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July 22, 1976 - Image 6

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Publication:
Michigan Daily, 1976-07-22

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Page Six Thursday, July 22, 1976
THE MICHIGAN DAILY

Jeffrey Sebst
F~t.Ve Paray, the
I)SO, and
false advertising
PAUL PARAY is back again. This should be an occasion for joy,
and let's hope that he services the Detroit Symphony Orchestra
as well in his old age as he did in his prime. Paray is one of those
magic conductors that one gets to hear, if one is lucky, at least
once in a lifetime. One wonders perhaps why the Orchestra and
he ever parted company.
Of course, they did so right about the time of JFK's elec-
tion to the Presidency, or thereabouts, and no one remembers that
far back. Not if they have any sense, anyway. But it seems to
me that the administration of the DSO was somewhat enamored
of Sixten Erhling back then, and didn't much regret the loss.
That is a pity. What's more a pity is that, after the love af-
fair between Detroit's patrician arts patrons and Ehrling wore
off, for various reasons, he symphony went and hired a color-
less, perfectly terrible Aldo Ceccato. All looks and no technique.
Sigh.
Sixten Ehrling was a charm. AA reserved man, he preferred
modern music to museum pieces, French and Scandinavian music
to the vastly overplayed and ultimately boring German Roman-
tics so very much in vogue with hacks. He's now conducting for
the Metropolitan Opera and teaching at Juilliard, and I say good
for him,
THIS CECCATO-what has he to offer? Abysmal technique,
a repertoire that stretches from Beethoven's Emperor Concerto
to the silvery tones of the Overture of 1812. Nobody wants to hear
the Overture of 1812 more than once a season; few want to hear
it that often. But the fact is there - Erhling was undoubtedly
terminated because he was too far above the average Detroit
audience's head. The hiring committee almost certainly told
Ceccato that he'd better avoid that pitfall - one can just hear
them: "Mr. Ceccato, why don't you program some music that
people can enjoy? Something with good tunes in it, that you
can whistle on your way home." Nothing else could result is his
incredibly dull programming. I'm sure it was done with mean-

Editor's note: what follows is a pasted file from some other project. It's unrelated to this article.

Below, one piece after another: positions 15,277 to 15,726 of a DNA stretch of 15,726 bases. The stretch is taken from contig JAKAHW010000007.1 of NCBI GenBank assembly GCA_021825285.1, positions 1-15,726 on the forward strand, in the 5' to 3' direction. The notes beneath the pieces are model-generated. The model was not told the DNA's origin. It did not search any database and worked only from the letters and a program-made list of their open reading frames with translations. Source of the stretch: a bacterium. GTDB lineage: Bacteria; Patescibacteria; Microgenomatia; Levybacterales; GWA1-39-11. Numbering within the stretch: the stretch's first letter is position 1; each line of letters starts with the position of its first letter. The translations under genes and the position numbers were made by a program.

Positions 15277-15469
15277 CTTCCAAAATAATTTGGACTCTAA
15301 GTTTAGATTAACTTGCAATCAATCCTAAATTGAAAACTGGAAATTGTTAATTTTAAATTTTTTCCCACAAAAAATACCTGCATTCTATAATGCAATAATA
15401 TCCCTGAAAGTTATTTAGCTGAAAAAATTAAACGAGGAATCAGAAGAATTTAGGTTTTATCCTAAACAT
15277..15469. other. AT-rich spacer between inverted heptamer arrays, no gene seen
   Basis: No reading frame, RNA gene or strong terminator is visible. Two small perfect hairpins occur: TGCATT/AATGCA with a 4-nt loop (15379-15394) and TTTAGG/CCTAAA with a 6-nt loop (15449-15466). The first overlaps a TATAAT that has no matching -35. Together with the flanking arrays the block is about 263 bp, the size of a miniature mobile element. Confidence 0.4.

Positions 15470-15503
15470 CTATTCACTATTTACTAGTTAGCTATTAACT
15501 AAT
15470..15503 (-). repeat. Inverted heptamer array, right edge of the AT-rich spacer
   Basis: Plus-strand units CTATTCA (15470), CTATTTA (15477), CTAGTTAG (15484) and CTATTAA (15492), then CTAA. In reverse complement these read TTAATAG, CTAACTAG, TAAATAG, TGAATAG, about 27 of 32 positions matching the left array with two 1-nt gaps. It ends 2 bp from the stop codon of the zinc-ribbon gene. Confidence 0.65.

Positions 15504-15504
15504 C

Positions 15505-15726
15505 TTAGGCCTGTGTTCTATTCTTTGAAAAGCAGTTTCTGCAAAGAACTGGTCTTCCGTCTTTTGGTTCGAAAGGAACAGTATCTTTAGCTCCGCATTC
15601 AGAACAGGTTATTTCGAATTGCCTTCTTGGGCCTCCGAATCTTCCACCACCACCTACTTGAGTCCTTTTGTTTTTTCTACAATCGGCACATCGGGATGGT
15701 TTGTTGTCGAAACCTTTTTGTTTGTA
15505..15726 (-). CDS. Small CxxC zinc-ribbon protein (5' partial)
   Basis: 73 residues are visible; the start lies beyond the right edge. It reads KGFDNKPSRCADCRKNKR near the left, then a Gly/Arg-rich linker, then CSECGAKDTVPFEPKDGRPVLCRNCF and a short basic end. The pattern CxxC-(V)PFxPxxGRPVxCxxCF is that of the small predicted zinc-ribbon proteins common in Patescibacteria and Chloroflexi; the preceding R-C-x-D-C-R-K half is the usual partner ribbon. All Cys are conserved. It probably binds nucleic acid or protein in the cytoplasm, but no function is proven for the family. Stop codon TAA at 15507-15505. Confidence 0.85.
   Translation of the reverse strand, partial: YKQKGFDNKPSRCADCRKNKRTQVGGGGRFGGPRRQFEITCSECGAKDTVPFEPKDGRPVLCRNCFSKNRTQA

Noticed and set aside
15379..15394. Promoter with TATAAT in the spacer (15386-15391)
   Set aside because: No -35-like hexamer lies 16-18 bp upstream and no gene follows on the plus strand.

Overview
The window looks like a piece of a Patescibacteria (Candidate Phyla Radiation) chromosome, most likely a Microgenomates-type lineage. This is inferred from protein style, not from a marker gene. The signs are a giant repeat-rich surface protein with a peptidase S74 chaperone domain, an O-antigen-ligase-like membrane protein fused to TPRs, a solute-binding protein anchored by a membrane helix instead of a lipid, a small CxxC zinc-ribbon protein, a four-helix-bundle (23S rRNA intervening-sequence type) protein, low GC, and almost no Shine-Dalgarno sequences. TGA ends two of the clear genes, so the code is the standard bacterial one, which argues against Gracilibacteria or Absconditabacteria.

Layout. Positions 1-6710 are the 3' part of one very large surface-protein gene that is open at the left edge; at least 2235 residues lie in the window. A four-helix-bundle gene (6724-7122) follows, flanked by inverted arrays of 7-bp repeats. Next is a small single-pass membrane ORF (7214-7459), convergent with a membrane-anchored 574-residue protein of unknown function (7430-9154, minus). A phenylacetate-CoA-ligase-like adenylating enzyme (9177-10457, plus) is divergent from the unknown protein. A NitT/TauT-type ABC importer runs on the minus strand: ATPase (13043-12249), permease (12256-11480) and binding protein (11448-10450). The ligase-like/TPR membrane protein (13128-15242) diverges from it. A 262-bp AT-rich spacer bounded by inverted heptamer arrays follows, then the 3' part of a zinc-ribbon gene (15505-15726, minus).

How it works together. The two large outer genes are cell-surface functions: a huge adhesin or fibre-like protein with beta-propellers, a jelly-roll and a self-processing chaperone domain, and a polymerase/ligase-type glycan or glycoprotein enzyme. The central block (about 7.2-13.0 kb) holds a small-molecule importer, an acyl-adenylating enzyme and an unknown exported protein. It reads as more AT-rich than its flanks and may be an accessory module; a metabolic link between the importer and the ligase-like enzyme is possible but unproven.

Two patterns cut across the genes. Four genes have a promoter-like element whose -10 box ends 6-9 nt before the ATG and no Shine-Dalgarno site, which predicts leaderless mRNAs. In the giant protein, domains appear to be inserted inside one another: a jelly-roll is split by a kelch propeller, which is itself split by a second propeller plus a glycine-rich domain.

ingful glances, too.
But back to Paray. I became a Paray fan when I first heard
a scratchy old Mercury recording of Paray and the Detroit Sym-
phony Orchestra playing the delightful Sibelius Symphony No. 2
(and yes, Virginia, there was a time when the DSO was actu-
ally sought-after as a recording symphony. When was the last
time?).
Well, enough. We shall know, as they say, because Paray is
appearing with the Detroit Symphony Orchestra, at their sum-
mer home in Meadowbrook (Rochester, Michigan). There will
be a review in these pages Friday.
ELL, WELL. It seems that there was supposed to be a
"30's swing band" at Second Chance this week, called As-
leep at the Wheel. At least that's what I was told by the pub-
lic-relations gentleman who called me from -New York the other
day to tell me of their existence. Instantly I conjured up one
of two visions - either a serious attempt at duplicating the
Glenn Miller sound, which would be all right with me, or else
some Manhattan Transfer-esque tux-clad camp-group doing thir-
ties numbers. Which would also be all right.
What I saw, was a hillbilly band which had a fine female
vocalist, and did only one number in the first set, the Something-
or-other Boogie, that might even halfway qualify as the thir-
ties. The rest was pure hillbilly, including one asinine number
called something like "You can try and try and strive and strive
but you ain't gettin' out of this ol' world alive." Try and make
sense of that gibberish, will you? I confess that I rather gave
up after a few minute's concerted trying.
What annoys me about the whole affair is, not that I actu-
ally waster time at Second Chance listening to them, (though
there is something of a case to be made for that), but that
the gentleman who called me on the phone either a) didn't
know what on earth the band he was representing was actually
playing, or b) the cynical twink knew that none would waste
their time on another hillbilly band and resorted to false adver-
tising to push it. So go call the FTC. Who would ...
And that's the point. False advertising charges can be lev-
eled against pharmaceutical companies, against food processors,
against absolutely everyone you could think of. But go press
charges against a fly-by-night group of musicians. The only ques-
tions that remain are: are they for real?
WELL, THOSE JOKERS at the PTP will never give up. They're
so cute! They sent me one of their press releases for the
remainder of their Michigan Rep season, and I walked in and
saw it sitting there on my desk, and I nearly died. What won't
they think of next? I told them I'd never gine in, but then,
perseverance is what made Amerca great.